Most of the topics addressed in this column focus on the Internet as just one of many technologies. To begin with, let’s be sure what “technology” really is. According to the Britannica, it is “the application of scientific knowledge to the practical goals of human life or, as it is sometimes expressed, to the change and manipulation of the human environment.” (https://www.britannica.com/technology/technology)
Of course, there is an opposing school of thought that warns us to be wary of change, from “The best way to clear muddy water is to leave it alone” (an old Zen Buddhist proverb ) to the shorter word given by the Beatles in the song “Let it Be”. Obviously the truth lies between the two philosophies. Another way to look at it is a beautiful symbiotic relationship between science and engineering. Science advances engineering which in turn advances science. Science is the basis of engineering and engineering is used to build structures that can be used in scientific testing. Three good examples are medical, sports and climate technology.
Medical technology has evolved from the use of plants and songs to X-rays and medicines to prevent, diagnose and cure many diseases and other injuries. A contemporary example can be found in our country’s response to the COVID scourge. Due to advances in other technologies such as transportation and communication, COVID is slowly but steadily being beaten.
Games, on the other hand, are considered a waste of time by many but a tonic for many others. They thrived under the wing of the Internet but they existed in various forms several thousand years ago.
“The history of games started with ancient people long ago. Games are an integral part of all cultures and one of the oldest forms of human social interaction. Games are the formal expression of the game that allow people to transcend immediate imagination and direct physical activity. Common features of games include uncertainty of outcome, agreed upon rules, competition, separate space and time, elements of fiction, elements of chance, set goals and personal happiness. Games capture ideas and worldviews in their cultures and pass them on to future generations. Games are important as cultural and social cohesive events, as teaching tools and as indicators of social status. As pastimes of royalty and elites, certain games became a common part of court culture and were also given as gifts. Games … are seen as a way to develop the strategic thinking and mental skills of the political and military elite. ”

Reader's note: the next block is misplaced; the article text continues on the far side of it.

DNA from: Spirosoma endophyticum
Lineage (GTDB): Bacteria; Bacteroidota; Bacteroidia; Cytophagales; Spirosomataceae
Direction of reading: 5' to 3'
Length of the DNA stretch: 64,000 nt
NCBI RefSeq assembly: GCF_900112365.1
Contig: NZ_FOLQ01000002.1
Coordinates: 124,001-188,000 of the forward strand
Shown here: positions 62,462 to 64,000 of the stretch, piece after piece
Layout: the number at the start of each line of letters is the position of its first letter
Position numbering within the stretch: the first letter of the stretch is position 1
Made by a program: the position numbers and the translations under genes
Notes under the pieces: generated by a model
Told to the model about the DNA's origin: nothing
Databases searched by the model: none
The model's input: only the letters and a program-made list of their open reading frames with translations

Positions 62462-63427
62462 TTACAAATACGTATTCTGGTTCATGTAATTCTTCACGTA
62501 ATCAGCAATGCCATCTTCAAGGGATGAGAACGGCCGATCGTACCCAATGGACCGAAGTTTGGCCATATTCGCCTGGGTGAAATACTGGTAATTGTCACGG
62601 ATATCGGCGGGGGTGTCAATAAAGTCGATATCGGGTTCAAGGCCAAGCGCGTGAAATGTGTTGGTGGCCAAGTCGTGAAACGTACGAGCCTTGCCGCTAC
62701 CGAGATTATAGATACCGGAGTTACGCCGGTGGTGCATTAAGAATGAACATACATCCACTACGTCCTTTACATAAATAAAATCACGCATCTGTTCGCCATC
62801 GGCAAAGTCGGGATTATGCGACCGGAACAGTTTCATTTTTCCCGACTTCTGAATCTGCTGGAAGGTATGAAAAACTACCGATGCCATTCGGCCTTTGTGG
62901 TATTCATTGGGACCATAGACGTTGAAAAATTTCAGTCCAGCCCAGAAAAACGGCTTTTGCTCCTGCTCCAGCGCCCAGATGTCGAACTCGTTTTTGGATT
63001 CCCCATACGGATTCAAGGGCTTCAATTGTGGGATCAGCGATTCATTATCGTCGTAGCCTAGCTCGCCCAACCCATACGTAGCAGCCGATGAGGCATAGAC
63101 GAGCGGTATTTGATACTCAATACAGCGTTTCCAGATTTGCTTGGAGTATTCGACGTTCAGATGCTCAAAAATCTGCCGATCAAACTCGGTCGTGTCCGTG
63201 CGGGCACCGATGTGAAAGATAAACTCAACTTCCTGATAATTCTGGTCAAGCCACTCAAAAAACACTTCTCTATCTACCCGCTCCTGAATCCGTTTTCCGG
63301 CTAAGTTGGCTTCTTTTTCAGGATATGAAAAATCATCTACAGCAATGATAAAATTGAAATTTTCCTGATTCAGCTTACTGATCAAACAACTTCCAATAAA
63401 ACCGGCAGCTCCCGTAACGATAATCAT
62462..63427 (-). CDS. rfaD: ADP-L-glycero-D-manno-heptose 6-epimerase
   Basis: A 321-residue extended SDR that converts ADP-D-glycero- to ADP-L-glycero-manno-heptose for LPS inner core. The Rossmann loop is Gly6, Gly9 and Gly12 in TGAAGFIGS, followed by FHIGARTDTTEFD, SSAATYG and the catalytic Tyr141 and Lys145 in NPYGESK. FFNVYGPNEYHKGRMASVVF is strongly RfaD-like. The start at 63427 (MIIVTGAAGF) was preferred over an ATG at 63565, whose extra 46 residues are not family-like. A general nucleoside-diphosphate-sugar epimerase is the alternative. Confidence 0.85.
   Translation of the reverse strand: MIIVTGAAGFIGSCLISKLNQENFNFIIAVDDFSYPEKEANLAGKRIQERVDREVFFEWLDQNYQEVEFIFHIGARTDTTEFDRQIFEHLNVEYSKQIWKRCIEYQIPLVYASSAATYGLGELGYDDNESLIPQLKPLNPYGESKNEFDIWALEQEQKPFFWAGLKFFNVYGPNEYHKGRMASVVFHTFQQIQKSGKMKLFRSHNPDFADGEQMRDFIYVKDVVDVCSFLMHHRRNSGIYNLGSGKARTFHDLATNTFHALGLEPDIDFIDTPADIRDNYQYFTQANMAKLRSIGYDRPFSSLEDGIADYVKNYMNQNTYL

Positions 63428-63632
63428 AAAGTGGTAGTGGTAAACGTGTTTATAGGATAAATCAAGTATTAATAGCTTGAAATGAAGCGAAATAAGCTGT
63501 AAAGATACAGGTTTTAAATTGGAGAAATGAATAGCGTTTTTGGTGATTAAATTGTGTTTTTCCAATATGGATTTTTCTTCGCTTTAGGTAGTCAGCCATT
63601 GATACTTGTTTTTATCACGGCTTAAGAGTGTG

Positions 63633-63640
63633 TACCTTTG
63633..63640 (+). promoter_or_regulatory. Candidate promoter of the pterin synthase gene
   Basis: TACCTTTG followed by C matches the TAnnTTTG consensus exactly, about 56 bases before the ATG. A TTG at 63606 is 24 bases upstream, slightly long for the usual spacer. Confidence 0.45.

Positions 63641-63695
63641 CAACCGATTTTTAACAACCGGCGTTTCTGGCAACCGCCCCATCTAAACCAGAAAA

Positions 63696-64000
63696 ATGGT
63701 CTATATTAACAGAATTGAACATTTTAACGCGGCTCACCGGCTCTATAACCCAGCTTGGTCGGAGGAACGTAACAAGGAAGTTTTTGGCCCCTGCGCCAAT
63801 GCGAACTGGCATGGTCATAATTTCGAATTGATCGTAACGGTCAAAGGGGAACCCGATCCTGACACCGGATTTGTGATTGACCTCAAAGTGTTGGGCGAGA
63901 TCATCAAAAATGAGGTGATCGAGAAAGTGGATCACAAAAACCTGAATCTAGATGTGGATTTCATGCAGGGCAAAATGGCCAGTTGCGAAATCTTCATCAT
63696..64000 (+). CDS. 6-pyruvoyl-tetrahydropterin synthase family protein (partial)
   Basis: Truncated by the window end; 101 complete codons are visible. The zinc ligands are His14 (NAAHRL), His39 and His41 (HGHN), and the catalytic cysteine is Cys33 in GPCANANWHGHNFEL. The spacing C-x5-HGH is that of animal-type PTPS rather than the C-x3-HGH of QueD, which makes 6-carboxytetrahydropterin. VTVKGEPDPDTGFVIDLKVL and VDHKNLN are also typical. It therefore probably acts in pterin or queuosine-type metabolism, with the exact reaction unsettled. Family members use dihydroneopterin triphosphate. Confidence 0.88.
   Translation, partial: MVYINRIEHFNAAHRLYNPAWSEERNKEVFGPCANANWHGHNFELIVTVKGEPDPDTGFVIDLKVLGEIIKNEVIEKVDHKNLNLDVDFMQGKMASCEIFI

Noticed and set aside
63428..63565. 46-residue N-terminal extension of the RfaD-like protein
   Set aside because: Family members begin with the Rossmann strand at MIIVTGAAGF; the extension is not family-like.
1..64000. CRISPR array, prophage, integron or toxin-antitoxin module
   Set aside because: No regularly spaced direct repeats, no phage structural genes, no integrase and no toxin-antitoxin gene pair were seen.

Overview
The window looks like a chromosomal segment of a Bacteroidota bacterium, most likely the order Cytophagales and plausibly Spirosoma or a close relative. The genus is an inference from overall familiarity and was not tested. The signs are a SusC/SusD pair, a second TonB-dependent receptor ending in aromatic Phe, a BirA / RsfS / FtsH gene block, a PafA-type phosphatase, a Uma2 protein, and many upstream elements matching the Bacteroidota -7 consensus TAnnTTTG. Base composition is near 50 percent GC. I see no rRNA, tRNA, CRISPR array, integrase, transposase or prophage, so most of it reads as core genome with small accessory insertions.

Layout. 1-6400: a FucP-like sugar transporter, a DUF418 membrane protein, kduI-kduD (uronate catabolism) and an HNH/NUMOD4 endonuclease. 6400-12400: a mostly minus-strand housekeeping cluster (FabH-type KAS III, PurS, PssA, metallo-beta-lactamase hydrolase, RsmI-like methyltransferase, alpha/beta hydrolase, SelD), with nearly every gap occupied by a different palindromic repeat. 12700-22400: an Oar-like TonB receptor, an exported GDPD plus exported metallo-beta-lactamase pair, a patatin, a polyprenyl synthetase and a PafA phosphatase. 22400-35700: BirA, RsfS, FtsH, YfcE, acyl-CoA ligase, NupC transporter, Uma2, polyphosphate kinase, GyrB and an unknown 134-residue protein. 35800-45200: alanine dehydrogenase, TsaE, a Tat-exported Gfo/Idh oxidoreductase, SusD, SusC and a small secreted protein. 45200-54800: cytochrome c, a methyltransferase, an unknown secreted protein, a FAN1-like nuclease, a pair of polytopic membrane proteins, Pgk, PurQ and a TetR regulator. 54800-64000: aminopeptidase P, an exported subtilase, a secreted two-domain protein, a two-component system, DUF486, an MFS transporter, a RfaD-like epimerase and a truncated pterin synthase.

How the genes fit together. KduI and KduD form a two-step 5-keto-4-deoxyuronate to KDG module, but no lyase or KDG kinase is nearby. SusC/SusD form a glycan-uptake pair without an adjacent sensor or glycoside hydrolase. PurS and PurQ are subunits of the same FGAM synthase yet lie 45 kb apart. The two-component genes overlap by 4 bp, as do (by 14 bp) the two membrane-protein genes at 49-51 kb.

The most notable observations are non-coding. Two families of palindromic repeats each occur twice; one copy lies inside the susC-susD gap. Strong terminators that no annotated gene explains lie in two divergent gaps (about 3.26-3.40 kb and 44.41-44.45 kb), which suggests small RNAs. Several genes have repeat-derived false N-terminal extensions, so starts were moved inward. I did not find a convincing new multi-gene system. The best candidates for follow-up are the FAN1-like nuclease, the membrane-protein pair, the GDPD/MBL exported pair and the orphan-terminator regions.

“In his 1938 book, Homo Ludens, Dutch cultural historian Johan Huizinga argued that games were a fundamental condition of the generation of human cultures. Huizinga saw the playing of games as something that “older than culture, because culture, despite its inadequate definition, always expects human society, and animals don’t wait for man to teach them how to play.” Huizinga views games as such. the origin of such complex human activities as language, law, war, philosophy and art. ” (https://en.wikipedia.org/wiki/History_of_games)
You don’t read much about Climate Technology (except in my close friend’s column above) but I recently came across a Wall Street Journal article by Patricia Price updating the general public of existing technologies that respond to climate change.
The article begins with a brief discussion of the problem and is followed by a variety of possible solutions, “Climate experts at a United Nations panel recently expressed concern about the state of climate science, which said the past decade has seen the highest average annual greenhouse-gas emissions.from human activities recorded since.Countries, they say, should make large, rapid transitions from fossil fuels if they have them. hope to achieve the goals outlined in the 2015 Paris Climate Accords …. The Wall Street Journal recently asked energy academics and researchers what specific climate technologies The achievements they think have potential to be the most innovative.Some talk about space technologies; others focus on existing technologies that can be deployed to help create yours in the world to zero emissions by 2050.
In a future column, I will try to summarize what they have to say about new technologies being developed to end or at least reduce the effects of climate change. and if you can’t wait, the quickest way to get to the full Price article is to search for: “Can technology save the day? “It’s an interesting question, because technology is a part responsible for our current problem. Will technology be used to solve the problems created by technology or will it make it even worse? I don’t have an answer but I know I think we have to keep going a lot.
Dr. Stewart A. Denenberg is an emeritus professor of computer science at Plattsburgh State, retired recently after 30 years there. Prior to that, he worked as a technical writer, programmer and consultant in the U.S. Navy and private Industry. Post comments and suggestions on his blog at www.tec-soc.blogspot.com, where there is more text and links. He can also be contacted at [email protected]